>> > if I was arguing Robin's case I know what I'd say, change is slowing
>> > down. Even in technologically advanced parts of the world the change
>> > daily life between 1899 and 1949 was greater than between 1949 and
>> > 1999.
>> I agree with almost all of your points. There is no single invention or
>> scientific discovery since 1949 that has been as transformative as any
>> of the
>> other ones you mentioned prior to 1949.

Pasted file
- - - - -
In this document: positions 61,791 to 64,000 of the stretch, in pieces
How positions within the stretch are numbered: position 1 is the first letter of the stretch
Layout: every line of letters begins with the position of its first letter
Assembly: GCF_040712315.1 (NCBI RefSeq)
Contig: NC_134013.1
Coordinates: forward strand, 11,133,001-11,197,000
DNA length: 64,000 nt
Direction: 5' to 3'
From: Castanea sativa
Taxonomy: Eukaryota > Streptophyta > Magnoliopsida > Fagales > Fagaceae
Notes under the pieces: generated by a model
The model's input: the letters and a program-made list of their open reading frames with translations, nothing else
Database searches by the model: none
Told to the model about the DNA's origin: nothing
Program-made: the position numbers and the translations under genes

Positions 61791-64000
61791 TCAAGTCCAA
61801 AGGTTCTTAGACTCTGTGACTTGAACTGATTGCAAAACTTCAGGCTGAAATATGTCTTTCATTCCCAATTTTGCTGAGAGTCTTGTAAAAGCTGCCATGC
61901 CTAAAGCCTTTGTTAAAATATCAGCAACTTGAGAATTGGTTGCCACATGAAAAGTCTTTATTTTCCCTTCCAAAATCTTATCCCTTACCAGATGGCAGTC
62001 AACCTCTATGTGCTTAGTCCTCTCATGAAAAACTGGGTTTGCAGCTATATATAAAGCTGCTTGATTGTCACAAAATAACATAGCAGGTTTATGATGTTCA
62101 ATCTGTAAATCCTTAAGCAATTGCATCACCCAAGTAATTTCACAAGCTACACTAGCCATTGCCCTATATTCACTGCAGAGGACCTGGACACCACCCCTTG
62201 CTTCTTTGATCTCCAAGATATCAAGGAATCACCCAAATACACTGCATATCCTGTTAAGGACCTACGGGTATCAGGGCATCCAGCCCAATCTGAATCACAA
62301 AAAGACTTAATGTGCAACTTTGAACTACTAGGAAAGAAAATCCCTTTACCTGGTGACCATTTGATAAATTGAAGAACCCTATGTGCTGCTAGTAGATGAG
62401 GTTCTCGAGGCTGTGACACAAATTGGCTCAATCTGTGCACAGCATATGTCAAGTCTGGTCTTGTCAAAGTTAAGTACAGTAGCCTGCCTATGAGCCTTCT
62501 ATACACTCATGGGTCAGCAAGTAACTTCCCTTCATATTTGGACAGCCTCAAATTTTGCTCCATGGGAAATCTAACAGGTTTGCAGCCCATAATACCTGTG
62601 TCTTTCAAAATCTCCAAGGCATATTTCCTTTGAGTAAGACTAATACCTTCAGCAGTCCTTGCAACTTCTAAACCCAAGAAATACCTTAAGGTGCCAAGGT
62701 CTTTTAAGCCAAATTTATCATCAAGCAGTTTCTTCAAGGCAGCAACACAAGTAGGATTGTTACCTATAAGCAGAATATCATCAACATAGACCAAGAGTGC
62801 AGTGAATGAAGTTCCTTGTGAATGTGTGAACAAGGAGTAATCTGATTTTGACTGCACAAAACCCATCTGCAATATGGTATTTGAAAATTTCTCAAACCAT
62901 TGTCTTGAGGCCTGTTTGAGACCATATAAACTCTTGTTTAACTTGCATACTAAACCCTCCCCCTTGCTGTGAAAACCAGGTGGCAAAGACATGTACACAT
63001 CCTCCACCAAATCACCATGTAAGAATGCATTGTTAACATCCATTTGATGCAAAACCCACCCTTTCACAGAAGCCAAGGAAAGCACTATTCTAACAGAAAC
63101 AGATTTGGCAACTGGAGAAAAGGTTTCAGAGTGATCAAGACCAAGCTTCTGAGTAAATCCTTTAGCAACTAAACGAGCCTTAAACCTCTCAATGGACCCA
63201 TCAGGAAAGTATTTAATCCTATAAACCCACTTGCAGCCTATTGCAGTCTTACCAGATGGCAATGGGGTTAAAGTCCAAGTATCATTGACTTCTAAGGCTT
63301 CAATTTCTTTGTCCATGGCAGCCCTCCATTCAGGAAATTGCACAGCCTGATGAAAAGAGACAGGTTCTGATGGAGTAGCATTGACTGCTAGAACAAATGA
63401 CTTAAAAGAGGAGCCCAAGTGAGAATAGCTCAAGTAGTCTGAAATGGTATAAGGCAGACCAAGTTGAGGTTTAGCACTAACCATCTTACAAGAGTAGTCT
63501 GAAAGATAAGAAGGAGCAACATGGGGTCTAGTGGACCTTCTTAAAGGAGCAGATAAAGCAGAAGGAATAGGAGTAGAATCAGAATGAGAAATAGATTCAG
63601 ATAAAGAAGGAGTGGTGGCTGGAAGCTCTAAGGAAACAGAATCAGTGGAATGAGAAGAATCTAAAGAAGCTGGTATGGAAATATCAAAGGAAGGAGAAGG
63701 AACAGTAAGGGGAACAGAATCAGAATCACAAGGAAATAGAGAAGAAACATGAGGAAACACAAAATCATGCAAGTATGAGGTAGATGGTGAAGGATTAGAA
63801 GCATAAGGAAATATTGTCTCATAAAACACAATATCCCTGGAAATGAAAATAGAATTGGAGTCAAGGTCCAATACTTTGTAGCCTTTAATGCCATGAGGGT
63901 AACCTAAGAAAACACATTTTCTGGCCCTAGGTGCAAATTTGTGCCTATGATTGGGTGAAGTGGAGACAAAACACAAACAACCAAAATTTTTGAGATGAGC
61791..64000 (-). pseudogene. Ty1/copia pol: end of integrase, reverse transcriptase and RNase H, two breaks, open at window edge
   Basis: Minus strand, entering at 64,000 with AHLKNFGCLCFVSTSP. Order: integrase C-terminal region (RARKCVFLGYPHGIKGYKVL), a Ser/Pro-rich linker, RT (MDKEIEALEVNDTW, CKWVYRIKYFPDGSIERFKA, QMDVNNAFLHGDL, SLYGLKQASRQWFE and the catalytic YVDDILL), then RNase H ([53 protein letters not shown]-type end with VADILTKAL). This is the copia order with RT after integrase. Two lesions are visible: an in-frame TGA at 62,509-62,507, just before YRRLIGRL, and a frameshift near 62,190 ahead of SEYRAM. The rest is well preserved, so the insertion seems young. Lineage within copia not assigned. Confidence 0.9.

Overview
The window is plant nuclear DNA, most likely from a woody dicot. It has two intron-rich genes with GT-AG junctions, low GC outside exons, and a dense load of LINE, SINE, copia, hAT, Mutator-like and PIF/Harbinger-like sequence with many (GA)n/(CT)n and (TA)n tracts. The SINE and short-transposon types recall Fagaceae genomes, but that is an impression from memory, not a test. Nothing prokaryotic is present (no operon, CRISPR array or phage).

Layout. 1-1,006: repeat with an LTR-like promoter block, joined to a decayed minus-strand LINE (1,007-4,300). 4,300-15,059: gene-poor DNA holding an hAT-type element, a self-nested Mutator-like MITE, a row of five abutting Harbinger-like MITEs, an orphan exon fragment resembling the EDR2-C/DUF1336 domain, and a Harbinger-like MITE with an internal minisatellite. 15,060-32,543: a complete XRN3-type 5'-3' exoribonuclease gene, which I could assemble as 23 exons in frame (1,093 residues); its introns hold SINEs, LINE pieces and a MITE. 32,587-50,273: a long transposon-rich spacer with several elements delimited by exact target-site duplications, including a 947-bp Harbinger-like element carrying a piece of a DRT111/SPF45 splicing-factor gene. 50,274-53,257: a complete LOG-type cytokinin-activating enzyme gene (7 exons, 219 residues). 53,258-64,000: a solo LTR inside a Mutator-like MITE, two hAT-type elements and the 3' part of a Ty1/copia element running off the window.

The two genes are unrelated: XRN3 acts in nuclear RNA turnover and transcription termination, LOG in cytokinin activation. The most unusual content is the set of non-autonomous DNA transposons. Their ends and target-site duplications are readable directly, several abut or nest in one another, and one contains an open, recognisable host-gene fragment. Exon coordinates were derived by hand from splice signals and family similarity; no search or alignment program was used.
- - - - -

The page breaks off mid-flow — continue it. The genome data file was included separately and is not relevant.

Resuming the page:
How do you know? You would have to take surveys of people alive from 1899 to 1949 (taking the surveys in 1949) and compare that to surveys of people alive from 1949 until now. First time I used the internet, it was amazing, but I don't gasp in amazement every single time I log on today. If someone asked me if the internet changed my life, I'd say probably, but it's a routine thing now and I'm accustomed to it. If you asked people about cars or planes or radios in 1949, they'd probably say about the same thing. It's hard to define what constitutes a real change in daily life because people become accustomed to things so quickly. In 50 years when I can cook up a new pair of shoes in my assembler for 25 cents, I probably won't think much of it because it will be the fifth time I've used it that day.